The director of insight at Newsworks UK says that media planners seem to believe that “nobody does anything normal anymore”, yet research shows that consumers continue to turn to news brands as a vital source of information and perspective.
Denise Turner has been in New Zealand presenting neuroscience research from the UK, in collaboration with News Works NZ, which we’ll get onto shortly.
Whilst Denise was here we caught up with her to learn about another piece of UK research which has analysed how much profit brands are losing out on due to underspending with news brands.
Newsworks UK is committed to research on the effectiveness of news brands, and has conducted a detailed piece of profit analysis, which involved a meta-analysis of 684 econometric models, from 2011 to 2017. Turner says the study proves that “if you don’t have news brands as part of your media mix then you’re missing a trick, because they add something unique.”
With this comprehensive study, Newsworks have developed a useful ‘Planning for Profit’ tool, which “focuses on the total campaign profit delivered by investing in news brands”. The categories identified by the study cover almost 90 percent of the UK market, meaning it’s applicable to the vast majority of advertised brands.
The study, which was awarded the ‘Best Use of Data Sets’ at this year’s Mediatel Research Awards, found that in total, brands are missing out on £3 billion of campaign profit, due to underspending in news brands.
The biggest examples of lost profit were found in the categories of ‘Leisure and pleasure’ (e.g. cinema tickets and cocktails) and ‘Shiny new things’ (eg. technology and fashion items). These categories were missing out on £1.24 billion and £1.4 billion profit respectively.
Turner says the study was designed to fill current knowledge gaps, and “strike the balance between having something that’s really robust, but not from too far back when the world was a different place”.
She noted UK brand Tesco is a “good example of what happens when a company retreats too far from news brands, after a change in media strategy.”
However, they have recently been reviewing how their media investment works. They presented at a conference last week, and they talked about the importance of context and being in the right place.” According to the Planning for Profit tool, Tesco should be placing around 18 percent of their advertising spend with news brands.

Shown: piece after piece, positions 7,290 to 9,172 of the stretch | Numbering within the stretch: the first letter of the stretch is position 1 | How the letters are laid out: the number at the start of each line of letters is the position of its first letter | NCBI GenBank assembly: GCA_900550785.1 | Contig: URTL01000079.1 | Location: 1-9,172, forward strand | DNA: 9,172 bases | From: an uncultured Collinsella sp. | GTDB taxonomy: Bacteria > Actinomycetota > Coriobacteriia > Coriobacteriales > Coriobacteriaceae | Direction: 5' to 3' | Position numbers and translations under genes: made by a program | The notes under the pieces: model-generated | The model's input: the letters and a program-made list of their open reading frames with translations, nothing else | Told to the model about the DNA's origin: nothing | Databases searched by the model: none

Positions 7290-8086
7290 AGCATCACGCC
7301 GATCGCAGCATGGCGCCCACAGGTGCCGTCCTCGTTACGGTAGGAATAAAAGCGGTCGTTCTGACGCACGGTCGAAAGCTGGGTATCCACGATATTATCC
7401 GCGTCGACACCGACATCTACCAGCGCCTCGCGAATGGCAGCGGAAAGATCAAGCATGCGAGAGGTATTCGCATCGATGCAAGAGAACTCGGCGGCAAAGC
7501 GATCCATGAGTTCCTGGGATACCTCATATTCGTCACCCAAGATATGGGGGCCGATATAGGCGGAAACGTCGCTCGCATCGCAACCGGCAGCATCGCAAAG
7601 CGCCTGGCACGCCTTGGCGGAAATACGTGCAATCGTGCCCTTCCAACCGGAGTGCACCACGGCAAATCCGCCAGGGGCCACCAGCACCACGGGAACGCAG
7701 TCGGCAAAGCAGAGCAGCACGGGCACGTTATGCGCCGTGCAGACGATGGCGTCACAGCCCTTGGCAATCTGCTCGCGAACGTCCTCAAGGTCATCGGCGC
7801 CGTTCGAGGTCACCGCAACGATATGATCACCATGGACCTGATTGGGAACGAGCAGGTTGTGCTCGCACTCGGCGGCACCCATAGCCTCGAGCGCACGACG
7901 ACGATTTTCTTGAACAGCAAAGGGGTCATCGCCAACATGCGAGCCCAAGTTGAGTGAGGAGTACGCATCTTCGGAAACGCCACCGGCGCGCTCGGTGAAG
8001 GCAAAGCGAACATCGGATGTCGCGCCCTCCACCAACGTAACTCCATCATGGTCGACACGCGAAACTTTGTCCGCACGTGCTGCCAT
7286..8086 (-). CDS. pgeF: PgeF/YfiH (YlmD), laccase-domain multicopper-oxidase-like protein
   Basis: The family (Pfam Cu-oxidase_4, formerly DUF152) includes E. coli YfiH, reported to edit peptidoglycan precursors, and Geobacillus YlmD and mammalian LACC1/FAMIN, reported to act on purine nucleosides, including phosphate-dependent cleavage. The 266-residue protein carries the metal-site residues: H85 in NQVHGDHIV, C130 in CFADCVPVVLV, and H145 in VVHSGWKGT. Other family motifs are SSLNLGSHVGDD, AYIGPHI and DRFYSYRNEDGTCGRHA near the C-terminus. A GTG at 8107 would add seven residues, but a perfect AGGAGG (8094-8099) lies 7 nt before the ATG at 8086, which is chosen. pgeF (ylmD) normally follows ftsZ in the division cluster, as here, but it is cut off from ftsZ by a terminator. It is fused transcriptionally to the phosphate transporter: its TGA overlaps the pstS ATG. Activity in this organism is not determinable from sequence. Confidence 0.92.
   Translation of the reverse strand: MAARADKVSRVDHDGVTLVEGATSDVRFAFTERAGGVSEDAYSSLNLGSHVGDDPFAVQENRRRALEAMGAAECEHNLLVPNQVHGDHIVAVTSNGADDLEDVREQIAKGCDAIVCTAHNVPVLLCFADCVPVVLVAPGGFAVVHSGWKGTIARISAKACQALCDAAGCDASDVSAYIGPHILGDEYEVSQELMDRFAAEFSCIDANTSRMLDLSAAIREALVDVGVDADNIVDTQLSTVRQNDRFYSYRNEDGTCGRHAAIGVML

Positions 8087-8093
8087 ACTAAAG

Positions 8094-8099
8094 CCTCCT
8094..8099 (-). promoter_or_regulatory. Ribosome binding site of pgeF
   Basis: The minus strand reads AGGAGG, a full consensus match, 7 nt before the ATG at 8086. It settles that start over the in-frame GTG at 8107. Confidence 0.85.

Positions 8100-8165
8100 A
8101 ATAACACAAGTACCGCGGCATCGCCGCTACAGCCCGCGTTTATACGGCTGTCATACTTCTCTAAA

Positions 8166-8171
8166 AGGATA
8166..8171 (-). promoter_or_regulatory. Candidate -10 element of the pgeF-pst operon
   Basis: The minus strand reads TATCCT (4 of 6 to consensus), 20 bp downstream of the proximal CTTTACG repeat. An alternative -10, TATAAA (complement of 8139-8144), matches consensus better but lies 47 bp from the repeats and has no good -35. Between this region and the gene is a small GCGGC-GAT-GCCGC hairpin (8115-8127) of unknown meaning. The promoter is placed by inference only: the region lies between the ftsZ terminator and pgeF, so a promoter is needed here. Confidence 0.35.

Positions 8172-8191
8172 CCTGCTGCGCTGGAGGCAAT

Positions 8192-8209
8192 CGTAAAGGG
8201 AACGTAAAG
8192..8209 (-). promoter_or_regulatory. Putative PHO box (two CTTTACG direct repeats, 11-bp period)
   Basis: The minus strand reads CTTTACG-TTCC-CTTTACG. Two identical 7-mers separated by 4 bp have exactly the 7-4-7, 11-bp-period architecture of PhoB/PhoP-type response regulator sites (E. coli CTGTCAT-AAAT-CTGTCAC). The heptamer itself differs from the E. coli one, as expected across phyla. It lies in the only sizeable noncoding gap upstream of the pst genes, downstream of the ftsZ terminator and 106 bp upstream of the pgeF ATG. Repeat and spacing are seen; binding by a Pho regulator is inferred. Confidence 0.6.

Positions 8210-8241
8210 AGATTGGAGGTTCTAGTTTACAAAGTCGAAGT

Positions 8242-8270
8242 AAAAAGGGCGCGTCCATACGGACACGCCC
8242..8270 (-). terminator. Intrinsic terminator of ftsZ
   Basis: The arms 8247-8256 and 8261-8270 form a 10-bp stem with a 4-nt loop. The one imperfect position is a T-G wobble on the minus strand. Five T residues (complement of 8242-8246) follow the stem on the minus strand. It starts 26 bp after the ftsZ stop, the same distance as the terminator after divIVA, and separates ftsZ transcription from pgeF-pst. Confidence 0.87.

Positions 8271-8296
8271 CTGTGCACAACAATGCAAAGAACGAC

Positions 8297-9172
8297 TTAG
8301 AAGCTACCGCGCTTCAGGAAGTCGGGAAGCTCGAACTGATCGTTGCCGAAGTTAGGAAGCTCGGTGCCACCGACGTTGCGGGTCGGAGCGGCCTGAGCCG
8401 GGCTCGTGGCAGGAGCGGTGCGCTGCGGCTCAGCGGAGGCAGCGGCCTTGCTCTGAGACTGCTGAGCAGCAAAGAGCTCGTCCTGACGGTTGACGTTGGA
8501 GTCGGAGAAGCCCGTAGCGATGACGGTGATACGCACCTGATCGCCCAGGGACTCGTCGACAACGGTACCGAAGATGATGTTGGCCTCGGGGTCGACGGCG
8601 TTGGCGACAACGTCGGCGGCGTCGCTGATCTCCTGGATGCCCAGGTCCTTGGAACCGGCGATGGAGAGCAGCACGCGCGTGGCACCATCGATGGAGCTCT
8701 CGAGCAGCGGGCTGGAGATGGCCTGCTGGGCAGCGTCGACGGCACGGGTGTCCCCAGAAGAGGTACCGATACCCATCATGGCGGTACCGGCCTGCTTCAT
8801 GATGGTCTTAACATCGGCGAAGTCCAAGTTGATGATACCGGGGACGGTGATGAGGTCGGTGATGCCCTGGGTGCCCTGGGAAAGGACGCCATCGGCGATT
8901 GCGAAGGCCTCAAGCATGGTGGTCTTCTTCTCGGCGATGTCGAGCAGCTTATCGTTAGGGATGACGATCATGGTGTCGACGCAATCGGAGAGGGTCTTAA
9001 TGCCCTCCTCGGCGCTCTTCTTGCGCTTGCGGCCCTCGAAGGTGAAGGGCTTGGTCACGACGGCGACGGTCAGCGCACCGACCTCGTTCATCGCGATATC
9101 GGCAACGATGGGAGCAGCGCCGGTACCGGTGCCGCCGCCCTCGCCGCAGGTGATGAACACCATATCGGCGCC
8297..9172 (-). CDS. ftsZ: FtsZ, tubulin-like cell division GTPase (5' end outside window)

“That’s not insubstantial, but it’s not saying they need to be everywhere – it’s giving the right level of investment,” Turner explained.
“We’re not saying put all your money in news brands – no channel is an island – but media campaigns these days are all about the combination of channels that you use.”
Turner said that news brands have not seen any significant difference in engagement since paywalls have been introduced to news, but research shows that consumers engage more effectively with advertising that is placed next to premium content.
“Premium quality content is more expensive, but is it worth paying the price for that content? What we’ve found shows that ads just on the run of the internet – only half of them are actually seen. So that feels like all this talk about viewability – the price that we have to pay for ads in premium content is delivering much better brand response. A, it’s being seen, and B, it’s translating through people’s response to the advertising.”
As previously reported, Newsworks UK and News Works NZ researchers are leading the way to answer these questions by utilising neuroscience technology, in order to better understand media effectiveness on a personal level. The studies analyse consumers’ brain response and memory, as well as techniques such as eye tracking.
Marketing and research consultant Jacqueline Farman – who worked with News Works NZ to develop the study – told StopPress that the study is “as close as we can get to a pure understanding of how communication is working in the brain.”
The results showed that participants were far more likely to store advertisements in their long-term memory if they saw them both in newspapers and on television, “the highly complementary nature of the two mediums captured a strong priming effect”.
The study found that when a television ad was viewed before a newspaper ad, the ability of the ad to kickstart long-term memory encoding increased by 26 per cent. If the campaign’s creative was integrated across both channels, the likelihood of it being stored in long-term memory increased by 37 percent.
Turner says it’s not an “either or” when it comes to news brands, or other contexts such as social media. “But if you’re trying to exchange one for the other, it doesn’t work because they do different things.”
She says it’s about “defining suitable contexts so that brands can reap the rewards of conveying their messages to a highly attentive, intensely engaged audience in a compelling, emotionally powerful context.
News Works NZ CEO Brian Hill says that these studies prove the ability of news brands to create effective environments for advertising, and gather active, highly engaged audiences.
“When it really matters, when you need to do something detailed or complex when you want something to really stick in memory, then newspapers should be part of the media mix,” Hill explained.
Hill concludes that it’s important to come back to the basics of advertising planning.
“We seem to think that if we advertise to a person watching TV, reading a Newspaper or anywhere on the internet, that they will engage with the ad in a similar way, but in fact the context is critical in determining advertising effectiveness.”